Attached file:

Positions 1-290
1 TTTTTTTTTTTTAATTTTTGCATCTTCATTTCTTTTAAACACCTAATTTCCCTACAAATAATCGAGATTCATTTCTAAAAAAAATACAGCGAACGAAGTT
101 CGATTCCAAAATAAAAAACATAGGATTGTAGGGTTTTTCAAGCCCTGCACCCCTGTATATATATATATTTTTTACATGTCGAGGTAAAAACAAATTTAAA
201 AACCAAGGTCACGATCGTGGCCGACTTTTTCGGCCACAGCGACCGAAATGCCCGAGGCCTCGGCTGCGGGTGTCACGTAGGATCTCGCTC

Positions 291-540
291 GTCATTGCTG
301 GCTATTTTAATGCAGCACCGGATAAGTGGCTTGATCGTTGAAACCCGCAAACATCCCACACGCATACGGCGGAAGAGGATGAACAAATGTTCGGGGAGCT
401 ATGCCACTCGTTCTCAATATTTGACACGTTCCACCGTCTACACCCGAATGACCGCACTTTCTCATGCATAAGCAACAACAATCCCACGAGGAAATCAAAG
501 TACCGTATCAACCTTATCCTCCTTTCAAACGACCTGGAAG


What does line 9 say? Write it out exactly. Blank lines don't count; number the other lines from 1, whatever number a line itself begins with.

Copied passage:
501 TACCGTATCAACCTTATCCTCCTTTCAAACGACCTGGAAG